Facebook and Twitter executives defended recent efforts to stop the use of their platforms by Russia, Iran and other countries to influence U.S. elections.
In testimony before the U.S. Senate, Facebook COO Sheryl Sandberg and Twitter Chief Executive Jack Dorsey on Wednesday defended their employers’ recent efforts to thwart influence campaigns by Russia and other U.S. enemies and promised future efforts to silence accounts that could be considered “threats to democracy.”
Speaking before the bipartisan committee, the two executives acknowledged mistakes their respective companies made during the critical 2016 Presidential election cycle and said their firms had greatly improved the methods they use to spot influence campaigns.
Their appearance is one of several hearings the Senate Intelligence Committee has held to get to the bottom of Russian interference using social media to suppress voters and sway the election results. Google, which was invited to testify at the hearing, failed to send a representative to speak.
Speaking for Facebook, Sandberg acknowledged that thousands of ads that ran on its site in 2015 and 2016 were part of Russian information operations and were designed to foment discord around a range of issues. On Tuesday Sandberg admitted before the committee blame in allowing Facebook to be used as a platform in the debacle.
“We were too slow to spot this and too slow to act,” Sandberg said in her opening statement to lawmakers. “That’s on us. The interference was completely unacceptable. It violated the values of our company and of the country we love.”
In response, she said the company has doubled the number of people working on safety and security to try to ensure it spots influence campaigns happening in the future. The company now has more than 20,000 now employed on its safety and security team.
Facebook is also using machine learning and artificial intelligence technology to help the company identify what it calls “coordinated inauthentic behavior” and the spread of misinformation or “fake news.” Company actions include removing fake accounts and boosting ad transparency, Sandberg said.
Twitter CEO Dorsey said his firm is also taking steps to mitigate the use of its platform by bad actors using bots or false accounts to spread misinformation or interfere with democratic processes, as the platform’s health depends on the integrity of the service Twitter provides to its users, Dorsey said.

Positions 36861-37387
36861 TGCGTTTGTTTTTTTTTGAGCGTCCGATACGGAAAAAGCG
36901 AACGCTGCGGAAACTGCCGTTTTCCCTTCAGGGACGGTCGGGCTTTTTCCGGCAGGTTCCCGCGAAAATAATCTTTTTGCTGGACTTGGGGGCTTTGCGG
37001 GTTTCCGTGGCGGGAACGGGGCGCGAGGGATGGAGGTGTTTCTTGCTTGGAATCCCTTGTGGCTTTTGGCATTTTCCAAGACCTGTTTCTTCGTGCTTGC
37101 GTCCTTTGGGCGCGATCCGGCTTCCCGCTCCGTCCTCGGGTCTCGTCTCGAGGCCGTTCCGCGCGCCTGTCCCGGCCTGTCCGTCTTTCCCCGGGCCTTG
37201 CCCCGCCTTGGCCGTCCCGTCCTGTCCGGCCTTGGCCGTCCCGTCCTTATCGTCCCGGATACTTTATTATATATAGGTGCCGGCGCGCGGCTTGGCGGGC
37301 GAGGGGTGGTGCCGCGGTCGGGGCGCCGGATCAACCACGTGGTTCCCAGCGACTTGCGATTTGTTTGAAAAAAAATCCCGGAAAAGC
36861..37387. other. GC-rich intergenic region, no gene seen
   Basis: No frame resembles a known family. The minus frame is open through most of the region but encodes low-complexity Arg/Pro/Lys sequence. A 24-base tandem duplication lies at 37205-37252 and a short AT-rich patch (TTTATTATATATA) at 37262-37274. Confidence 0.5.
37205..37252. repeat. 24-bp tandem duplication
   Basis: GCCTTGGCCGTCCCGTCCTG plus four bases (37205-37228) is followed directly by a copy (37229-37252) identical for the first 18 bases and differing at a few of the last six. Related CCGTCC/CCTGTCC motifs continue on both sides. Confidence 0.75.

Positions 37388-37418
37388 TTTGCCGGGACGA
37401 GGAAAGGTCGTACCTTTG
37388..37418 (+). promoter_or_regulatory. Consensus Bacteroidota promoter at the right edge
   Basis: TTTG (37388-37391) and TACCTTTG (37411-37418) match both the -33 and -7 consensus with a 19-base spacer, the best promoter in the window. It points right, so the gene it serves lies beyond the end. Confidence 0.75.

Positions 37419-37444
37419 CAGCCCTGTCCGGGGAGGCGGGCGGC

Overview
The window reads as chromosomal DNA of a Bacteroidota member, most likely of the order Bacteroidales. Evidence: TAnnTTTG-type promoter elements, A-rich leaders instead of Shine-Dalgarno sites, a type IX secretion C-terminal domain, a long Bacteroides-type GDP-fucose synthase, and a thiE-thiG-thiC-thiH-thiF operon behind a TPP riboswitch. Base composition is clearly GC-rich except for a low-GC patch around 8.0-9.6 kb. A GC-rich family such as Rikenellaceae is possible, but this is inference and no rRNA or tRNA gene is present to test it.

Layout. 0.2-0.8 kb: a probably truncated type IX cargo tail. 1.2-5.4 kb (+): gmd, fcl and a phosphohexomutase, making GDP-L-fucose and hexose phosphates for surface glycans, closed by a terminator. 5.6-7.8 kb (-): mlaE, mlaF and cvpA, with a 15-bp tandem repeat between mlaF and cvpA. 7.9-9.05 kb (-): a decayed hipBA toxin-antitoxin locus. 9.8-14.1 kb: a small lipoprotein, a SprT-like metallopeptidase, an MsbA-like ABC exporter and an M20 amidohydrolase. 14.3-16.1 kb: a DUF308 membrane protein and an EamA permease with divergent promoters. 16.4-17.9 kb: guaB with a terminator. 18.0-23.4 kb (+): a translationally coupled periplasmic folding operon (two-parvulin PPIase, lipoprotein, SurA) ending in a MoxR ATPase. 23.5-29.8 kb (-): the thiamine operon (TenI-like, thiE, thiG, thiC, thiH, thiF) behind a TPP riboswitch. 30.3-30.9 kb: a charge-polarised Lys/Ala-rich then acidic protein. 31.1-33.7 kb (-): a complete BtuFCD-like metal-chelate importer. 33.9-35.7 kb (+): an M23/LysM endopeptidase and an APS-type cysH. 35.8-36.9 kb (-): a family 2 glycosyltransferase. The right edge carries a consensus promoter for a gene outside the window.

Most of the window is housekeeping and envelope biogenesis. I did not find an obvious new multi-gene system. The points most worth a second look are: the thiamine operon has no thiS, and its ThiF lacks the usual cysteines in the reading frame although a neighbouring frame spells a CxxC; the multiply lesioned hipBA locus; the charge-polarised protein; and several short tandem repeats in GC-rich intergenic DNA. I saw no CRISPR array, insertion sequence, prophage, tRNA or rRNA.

“Twitter continues to engage in intensive efforts to identify and combat state-sponsored hostile attempts to abuse social media for manipulative and divisive purposes,” he said in his opening statement. “We now possess a deeper understanding of both the scope and tactics used by malicious actors to manipulate our platform and sow division across Twitter more broadly….Our work on this issue is not done, nor will it ever be.”
Twitter also is working on new technologies for its platform to improve how quickly it can detect patterns of behavior that lead to what Dorsey called “malicious automation.” The company is using “machine learning and deep learning” to recognize patterns and link automated behavior to other accounts showing similar patterns. That is far better than trying to identify a fake account or not, he said during his testimony.
Lawmakers of both parties were receptive to Sandberg and Dorsey, saving their ire for Larry Page, chief executive of Google’s parent company Alphabet, who was invited but did not appear next to Sandberg and Dorsey.
“I want to express my outrage that your counterpart at Google is not at the table as well,” Sen. Susan Collins (R-Maine) said.
Still, Senators from both parties pushed the social media company executives for more transparency. User privacy and political bias were recurrent themes of the Senators’ questioning, as was the companies’ responsibility and even potential liability for criminal events that occur because of social activity and commentary that occurs on the platforms.